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Torch will travel across land, sea and underwater

Olympic relay includes turtle ships, robots and Jeju’s famed free divers
Nov 02,2017
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Figure skater You Young carries the torch for the 2018 PyeongChang Winter Olympics while crossing the Incheon Bridge on Wednesday. [YONHAP]
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COUNTDOWN TO PYEONGCHANG



The torch relay for the 2018 PyeongChang Winter Games began in Korea on Wednesday with the arrival of the Olympic flame.

For the next 100 days until the opening ceremony, 7,500 torch bearers will run a total of 2,018 kilometers (1,250 miles) around the country, with the distance representing the year of the Olympics and the number of torch bearers representing the 75 million people living on the Korean Peninsula.

The Olympic flame was ignited at the Temple of Hera in Olympia, Greece, the ancient site of the Games, and arrived at Incheon International Airport on Wednesday after traveling in an economy-class seat. It was kept in a lamp specially designed to keep it burning on the 15-hour journey.

The torch relay has been a highlight of the Olympics since it was first conceived at the 1936 Summer Games in Berlin. The first winter relay was held in 1952 for the Games in Oslo.

Host countries have traditionally used the event to showcase their culture.

For the 2014 Winter Olympics in Sochi, Russia, the torch was flown to space by Soyuz rocket to the International Space Station.

And in Vancouver, for the 2010 Winter Olympics, dog sleds, snowmobiles and seaplane were mobilized for transport.

Through the torch relay, Korea hopes to showcase its traditional culture and aptitude in technology. The PyeongChang Organizing Committee has chosen five aspects of Korea to highlight through the torch relay: its economy, environment, culture, peace and technology.

In Tongyeong, South Gyeongsang, the flame will travel aboard a turtle ship, a Korean war vessel used during the Joseon Dynasty. In Gokseong, South Jeolla, the torch will go on a steam train, and in Samcheok, Gangwon, the relay will resume on a tourist rail bike that travels over the ocean.

To highlight cutting-edge technology, Hubo, a humanoid robot, will walk with the torch in Daejeon on Dec. 11. In Jeju, the island’s famous female divers will take the flame in a safety lamp underwater, where it will be transferred to Crabster, a six-legged robotic crab designed to walk the ocean floor.

After making the rounds through Korea, the flame will arrive in Seoul on Jan. 13 before heading to Gangwon on Feb. 9, the day of the PyeongChang Olympics opening ceremony. The last and final Olympic flame will be ignited at the PyeongChang Olympic Stadium.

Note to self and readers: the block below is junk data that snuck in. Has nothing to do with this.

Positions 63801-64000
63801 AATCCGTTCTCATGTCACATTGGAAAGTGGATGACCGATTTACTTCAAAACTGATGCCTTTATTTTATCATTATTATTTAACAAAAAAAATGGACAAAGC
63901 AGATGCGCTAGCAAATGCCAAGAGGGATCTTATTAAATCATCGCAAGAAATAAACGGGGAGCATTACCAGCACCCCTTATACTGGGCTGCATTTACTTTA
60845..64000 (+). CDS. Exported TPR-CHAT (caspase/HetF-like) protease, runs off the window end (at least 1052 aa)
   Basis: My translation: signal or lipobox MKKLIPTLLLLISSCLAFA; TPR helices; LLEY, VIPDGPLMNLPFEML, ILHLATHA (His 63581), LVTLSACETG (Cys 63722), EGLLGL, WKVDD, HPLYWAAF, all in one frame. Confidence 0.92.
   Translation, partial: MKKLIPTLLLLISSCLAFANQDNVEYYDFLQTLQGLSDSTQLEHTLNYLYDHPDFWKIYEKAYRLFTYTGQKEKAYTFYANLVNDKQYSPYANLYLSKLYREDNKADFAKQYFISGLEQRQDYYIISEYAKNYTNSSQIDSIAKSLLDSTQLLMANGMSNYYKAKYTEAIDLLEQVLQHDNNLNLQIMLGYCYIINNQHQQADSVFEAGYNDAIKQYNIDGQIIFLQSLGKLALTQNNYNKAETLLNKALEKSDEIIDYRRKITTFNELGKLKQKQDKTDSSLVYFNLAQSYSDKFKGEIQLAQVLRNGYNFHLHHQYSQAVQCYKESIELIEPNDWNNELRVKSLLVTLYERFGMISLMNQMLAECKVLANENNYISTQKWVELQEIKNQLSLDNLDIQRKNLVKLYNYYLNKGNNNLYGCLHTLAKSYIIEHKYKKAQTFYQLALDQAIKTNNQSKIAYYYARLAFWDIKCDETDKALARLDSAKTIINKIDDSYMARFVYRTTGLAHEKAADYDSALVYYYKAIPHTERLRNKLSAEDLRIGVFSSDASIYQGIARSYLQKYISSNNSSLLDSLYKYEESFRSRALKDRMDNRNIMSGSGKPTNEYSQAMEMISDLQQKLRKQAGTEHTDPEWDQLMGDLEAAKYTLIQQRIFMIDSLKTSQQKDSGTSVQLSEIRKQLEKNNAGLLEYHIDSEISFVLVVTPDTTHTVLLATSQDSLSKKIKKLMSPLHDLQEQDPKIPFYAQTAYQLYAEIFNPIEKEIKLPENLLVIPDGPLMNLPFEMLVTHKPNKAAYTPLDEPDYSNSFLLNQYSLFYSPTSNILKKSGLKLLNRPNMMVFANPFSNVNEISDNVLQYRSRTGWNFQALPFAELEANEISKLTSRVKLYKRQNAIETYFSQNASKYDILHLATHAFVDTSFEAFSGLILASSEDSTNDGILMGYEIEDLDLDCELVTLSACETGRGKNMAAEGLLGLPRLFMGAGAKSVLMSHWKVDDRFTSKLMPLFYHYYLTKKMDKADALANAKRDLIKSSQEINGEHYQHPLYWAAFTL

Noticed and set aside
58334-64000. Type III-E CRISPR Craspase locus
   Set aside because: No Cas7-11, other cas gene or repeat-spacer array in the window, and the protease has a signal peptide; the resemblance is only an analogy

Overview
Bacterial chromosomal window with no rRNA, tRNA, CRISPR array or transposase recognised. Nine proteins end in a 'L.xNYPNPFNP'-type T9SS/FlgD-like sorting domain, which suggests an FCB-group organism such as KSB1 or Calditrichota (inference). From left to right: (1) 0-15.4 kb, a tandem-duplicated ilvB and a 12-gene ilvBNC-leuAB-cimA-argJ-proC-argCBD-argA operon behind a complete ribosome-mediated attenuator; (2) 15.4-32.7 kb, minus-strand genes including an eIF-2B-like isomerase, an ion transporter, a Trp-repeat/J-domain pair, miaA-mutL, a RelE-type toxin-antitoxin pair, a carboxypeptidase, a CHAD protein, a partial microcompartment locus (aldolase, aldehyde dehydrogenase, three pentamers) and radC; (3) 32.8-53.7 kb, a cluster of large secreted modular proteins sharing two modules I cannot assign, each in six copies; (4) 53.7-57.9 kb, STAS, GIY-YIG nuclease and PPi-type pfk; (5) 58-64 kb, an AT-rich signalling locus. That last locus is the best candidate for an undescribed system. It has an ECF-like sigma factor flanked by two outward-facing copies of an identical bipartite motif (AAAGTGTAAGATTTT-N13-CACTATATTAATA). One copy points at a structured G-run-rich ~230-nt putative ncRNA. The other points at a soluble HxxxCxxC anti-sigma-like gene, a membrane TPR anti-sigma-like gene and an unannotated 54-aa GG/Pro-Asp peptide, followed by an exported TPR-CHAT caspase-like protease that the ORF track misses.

On the torch’s first day in Korea, figure skater You Young, two-time Olympic gold medalist Lee Sang-hwa, comedian Yoo Jae-suk and singer Suzy were the torchbearers.

You was the very first to carry it, walking 200 meters (656 feet) on the Incheon Bridge. Although You, 13, is too young to compete in the PyeongChang Olympics, she is considered a favorite for women’s figure skating at the 2022 Winter Olympics in Beijing, as she recently became the youngest national champion in the ladies’ singles event, at age 11.

“I feel so good and so honored to be the first one,” You told Yonhap. “I am just so happy right now. I’ll remember this day forever.”

Tradition dictates that the Olympic flame must remain lit until the end of the Games. To maintain the flame under severe weather conditions, the torch was designed with resistant technologies.

The flame is able to last up to 15 minutes at negative 35 degrees Celsius (negative 31 Fahrenheit) and withstand high winds of up to 78 miles per hour, the Olympic committee said. The torch was designed in consideration of Pyeongchang’s average temperature of negative 4 to 5 degrees Celsius and biting wind in February.

The secret to maintaining the Olympic flame is the torch’s four-wall combustion compartment. Since the walls surround the compartment, the flame can keep burning under severe weather conditions.

In addition, the torch has been designed to allow gas to circulate inside and spread the heat. A technical team from Hanwha Techwin, an aeronautics company, participated in the development of the torch’s burner.

The torch is made of white porcelain to represent snow and ice. Pieces of metal from barbed-wire fence at the DMZ were used to make the torch’s bottom cap, as a gesture to peace.

A total of 9,640 torches were produced, but only 7,500 will be used throughout the relay.

BY KIM YU-KYOUNG, KIM JI-HAN [kang.yoorim@joongang.co.kr]